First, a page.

Wednesday, July 25, 2007

"Self-esteem comes from the self doing something worthy of esteem."

So, my dad sent me this article about why the generation that is currently in college/entering the workplace has such a sense of entitlement, and I found it a fascinating topic after teaching those kids during their formative years. I don't remember seeing this problem when I taught in Raleigh, but I was teaching in a lower income Title 1 school at the time and perhaps that would account for the difference. It was upon my move to Texas when I learned about the yuppie world that I began to see the change in the attitudes of kids and their parents.

Suddenly everything became about how a student felt about themself. How might negative report card comments damage their self-esteem? Would having winners and losers in PE games hurt their self-worth? How would it make a kid feel if all the other kids but them raised their hands and everyone knew that they didn't know the answer? Are report card grades really fair? What if a kid got an F and quit trying? Shouldn't we have something for the kids who didn't make the honor roll? What's going to motivate them to keep on trying? These are some questions that I have personally heard in staff meetings and professional development sessions.

These are the questions that I think have led to the demise of the current college-going generation. The stories that I've heard Eddie tell are deplorable. These are adults. Adults attending college on the brink of professional careers. I'm really curious to know how the professional world views these kids as they enter their work field. Do they suck it up and get on with it, even with a tough learning curve? Or do they ask for special privileges and have their mommy call their boss to make excuses for them? I must know.

It all starts at home. Even the school end of it has come into being because of pressure from these enabling parents who can't bear for their kids to learn a darn life lesson once in a while. I don't see where being over-protective of your kid gets you. I used to think, when I taught, that maybe I didn't understand because I didn't have children. Well, I have one now and I still don't get it. I don't want my kid to be dependent upon me for their basic needs. I don't want my kid to not know how to solve his own problems. I certainly don't want to talk to my kid's college professors for him.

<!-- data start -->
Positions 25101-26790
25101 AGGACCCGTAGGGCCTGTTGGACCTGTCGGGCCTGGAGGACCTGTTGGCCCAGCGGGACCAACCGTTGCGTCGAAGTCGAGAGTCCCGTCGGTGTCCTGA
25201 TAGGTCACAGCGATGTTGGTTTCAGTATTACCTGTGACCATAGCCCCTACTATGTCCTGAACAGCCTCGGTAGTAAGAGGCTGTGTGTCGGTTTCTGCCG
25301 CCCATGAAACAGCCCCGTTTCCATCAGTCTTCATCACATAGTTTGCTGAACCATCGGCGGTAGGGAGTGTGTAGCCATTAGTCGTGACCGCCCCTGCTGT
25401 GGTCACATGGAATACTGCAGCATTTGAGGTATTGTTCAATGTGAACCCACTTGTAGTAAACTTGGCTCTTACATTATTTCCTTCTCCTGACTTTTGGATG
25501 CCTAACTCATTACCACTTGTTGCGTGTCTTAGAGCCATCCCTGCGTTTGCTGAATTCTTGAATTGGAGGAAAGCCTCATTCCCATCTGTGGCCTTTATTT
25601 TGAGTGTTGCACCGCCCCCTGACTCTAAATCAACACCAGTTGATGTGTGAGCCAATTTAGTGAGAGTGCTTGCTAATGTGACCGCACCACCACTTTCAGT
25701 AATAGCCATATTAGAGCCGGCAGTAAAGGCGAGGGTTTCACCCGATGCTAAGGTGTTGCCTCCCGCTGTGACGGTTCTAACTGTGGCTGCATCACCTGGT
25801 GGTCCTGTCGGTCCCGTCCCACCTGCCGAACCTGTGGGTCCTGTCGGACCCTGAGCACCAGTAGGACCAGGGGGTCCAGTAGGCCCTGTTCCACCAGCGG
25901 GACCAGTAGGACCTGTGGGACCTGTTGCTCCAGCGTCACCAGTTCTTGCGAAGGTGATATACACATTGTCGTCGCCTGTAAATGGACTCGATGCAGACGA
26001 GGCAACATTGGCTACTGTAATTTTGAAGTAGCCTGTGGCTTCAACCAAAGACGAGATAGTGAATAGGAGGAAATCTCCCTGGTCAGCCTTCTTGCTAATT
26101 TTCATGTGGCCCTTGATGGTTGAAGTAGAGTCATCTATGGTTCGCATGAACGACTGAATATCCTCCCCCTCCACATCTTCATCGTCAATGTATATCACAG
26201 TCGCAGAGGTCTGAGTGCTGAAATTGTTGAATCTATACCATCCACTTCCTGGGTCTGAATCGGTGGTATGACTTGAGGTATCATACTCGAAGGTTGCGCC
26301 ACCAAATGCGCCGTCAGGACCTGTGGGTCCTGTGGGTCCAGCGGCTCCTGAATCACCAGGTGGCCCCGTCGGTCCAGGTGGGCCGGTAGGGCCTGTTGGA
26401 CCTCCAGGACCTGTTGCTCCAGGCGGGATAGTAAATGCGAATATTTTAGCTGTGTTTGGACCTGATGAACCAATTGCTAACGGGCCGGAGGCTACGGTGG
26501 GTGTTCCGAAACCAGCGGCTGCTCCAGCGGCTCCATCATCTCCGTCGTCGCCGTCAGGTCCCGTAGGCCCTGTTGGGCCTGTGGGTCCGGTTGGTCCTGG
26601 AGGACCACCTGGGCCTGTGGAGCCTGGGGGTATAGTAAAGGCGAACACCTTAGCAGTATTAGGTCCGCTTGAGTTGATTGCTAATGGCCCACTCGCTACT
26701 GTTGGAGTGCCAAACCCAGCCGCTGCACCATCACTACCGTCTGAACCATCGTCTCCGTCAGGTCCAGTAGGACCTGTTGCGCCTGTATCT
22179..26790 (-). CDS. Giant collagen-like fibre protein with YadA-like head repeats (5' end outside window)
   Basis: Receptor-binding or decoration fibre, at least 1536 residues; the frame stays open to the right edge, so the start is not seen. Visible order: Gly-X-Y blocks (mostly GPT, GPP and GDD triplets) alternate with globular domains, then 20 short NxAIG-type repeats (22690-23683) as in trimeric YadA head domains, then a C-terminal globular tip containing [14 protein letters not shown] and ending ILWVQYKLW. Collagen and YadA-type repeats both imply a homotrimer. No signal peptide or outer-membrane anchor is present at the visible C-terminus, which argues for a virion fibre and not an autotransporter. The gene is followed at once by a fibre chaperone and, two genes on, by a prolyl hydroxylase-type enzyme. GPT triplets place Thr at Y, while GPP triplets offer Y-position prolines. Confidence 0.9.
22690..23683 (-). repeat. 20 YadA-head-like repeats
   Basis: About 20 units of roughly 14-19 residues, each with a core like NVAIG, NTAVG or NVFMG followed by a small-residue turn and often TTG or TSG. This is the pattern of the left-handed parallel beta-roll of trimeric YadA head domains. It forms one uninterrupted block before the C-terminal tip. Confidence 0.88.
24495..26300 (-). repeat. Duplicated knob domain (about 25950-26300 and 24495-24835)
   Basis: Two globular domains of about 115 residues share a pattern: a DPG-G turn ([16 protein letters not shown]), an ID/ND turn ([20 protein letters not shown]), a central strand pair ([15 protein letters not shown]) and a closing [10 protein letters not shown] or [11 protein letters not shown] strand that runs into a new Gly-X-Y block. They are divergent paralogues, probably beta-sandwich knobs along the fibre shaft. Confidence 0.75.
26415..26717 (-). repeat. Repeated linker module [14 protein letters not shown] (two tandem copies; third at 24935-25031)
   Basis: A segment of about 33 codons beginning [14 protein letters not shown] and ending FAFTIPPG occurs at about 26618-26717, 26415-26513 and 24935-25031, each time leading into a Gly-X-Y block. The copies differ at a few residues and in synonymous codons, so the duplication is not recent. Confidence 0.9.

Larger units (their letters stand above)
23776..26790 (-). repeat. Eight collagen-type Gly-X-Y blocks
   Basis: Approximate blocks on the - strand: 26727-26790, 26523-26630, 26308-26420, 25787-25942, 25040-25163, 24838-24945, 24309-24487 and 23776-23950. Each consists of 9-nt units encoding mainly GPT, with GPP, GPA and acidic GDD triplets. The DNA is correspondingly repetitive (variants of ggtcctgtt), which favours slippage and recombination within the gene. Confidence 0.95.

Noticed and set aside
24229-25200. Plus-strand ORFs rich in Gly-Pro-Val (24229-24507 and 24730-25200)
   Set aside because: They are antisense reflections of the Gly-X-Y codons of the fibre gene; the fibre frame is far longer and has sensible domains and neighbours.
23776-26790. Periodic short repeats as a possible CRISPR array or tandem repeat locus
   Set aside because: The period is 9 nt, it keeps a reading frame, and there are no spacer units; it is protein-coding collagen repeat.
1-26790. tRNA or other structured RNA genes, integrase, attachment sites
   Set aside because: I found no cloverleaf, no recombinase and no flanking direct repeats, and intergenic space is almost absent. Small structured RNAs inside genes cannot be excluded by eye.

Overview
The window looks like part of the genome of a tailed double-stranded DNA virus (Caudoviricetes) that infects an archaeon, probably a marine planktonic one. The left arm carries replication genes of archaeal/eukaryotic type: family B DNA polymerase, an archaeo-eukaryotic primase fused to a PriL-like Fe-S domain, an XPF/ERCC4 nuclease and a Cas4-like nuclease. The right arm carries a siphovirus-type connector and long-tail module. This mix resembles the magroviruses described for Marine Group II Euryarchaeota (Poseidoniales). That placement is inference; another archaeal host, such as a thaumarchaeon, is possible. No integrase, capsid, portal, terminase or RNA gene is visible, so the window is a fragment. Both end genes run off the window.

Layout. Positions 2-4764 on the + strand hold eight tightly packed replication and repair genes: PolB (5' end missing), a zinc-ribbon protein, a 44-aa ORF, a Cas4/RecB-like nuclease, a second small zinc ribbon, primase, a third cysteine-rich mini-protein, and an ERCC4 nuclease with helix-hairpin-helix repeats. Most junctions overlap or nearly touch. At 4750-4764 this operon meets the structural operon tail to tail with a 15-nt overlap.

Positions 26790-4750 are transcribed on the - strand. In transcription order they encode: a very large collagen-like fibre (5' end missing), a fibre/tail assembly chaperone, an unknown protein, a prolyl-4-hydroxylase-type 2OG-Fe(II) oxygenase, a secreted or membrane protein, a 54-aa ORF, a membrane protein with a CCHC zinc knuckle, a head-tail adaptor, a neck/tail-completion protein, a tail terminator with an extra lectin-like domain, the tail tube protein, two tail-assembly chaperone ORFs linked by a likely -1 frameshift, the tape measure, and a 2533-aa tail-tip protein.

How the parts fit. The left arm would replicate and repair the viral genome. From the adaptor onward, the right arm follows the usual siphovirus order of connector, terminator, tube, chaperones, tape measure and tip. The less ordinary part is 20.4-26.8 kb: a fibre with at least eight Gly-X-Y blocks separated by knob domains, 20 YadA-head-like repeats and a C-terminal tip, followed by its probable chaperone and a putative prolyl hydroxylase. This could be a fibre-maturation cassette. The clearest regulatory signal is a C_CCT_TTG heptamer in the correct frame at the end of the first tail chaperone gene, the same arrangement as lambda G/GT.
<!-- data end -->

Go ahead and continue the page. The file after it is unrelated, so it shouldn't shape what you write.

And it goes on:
What happened to the days when parents always sided with the teacher? When I was a kid, I was terrified of my teachers. I got in trouble one time: second grade, Mrs. Simpson. I didn't put my name on my paper and she threw it in the trashcan. Then she wrote my name on the board for not turning in my work. I had to dig through the trash to find my paper and I had trouble identifying it because I was crying so hard, probably terrified that my parents would find out and I would feel terrible. You know what would happen to Mrs. Simpson today? First, the child would call their parents on their cell phone from school. Then the parents would call the principal and demand to speak to her directly about Mrs. Simpson. Then Mrs. Simpson would be called to the office while she is trying to teach to be reprimanded for doing what she did. Then it would go in her permanent file, which would be reported back to the parent. The student would then be relieved of all accountability and given a 100 (if the school has grades, that is) for their work.

"Self-esteem comes from the self doing something worthy of esteem."

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